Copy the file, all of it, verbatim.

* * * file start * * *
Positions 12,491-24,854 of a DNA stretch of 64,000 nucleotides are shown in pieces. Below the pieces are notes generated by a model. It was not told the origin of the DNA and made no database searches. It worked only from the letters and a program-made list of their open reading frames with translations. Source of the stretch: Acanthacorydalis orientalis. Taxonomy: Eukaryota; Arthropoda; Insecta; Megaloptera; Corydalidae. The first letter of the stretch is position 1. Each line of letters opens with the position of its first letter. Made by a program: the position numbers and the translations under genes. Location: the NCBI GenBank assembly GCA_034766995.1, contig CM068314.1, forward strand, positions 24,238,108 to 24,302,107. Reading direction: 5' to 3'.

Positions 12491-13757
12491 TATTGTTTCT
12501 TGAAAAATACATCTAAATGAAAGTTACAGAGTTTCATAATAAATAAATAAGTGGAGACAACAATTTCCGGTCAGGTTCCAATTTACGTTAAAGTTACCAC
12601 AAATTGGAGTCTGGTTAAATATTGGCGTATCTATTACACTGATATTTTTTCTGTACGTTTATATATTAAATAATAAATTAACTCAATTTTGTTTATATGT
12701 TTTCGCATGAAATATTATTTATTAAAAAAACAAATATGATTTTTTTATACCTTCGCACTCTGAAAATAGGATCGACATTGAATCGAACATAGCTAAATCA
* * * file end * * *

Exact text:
Positions 12,491-24,854 of a DNA stretch of 64,000 nucleotides are shown in pieces. Below the pieces are notes generated by a model. It was not told the origin of the DNA and made no database searches. It worked only from the letters and a program-made list of their open reading frames with translations. Source of the stretch: Acanthacorydalis orientalis. Taxonomy: Eukaryota; Arthropoda; Insecta; Megaloptera; Corydalidae. The first letter of the stretch is position 1. Each line of letters opens with the position of its first letter. Made by a program: the position numbers and the translations under genes. Location: the NCBI GenBank assembly GCA_034766995.1, contig CM068314.1, forward strand, positions 24,238,108 to 24,302,107. Reading direction: 5' to 3'.

Positions 12491-13757
12491 TATTGTTTCT
12501 TGAAAAATACATCTAAATGAAAGTTACAGAGTTTCATAATAAATAAATAAGTGGAGACAACAATTTCCGGTCAGGTTCCAATTTACGTTAAAGTTACCAC
12601 AAATTGGAGTCTGGTTAAATATTGGCGTATCTATTACACTGATATTTTTTCTGTACGTTTATATATTAAATAATAAATTAACTCAATTTTGTTTATATGT
12701 TTTCGCATGAAATATTATTTATTAAAAAAACAAATATGATTTTTTTATACCTTCGCACTCTGAAAATAGGATCGACATTGAATCGAACATAGCTAAATCA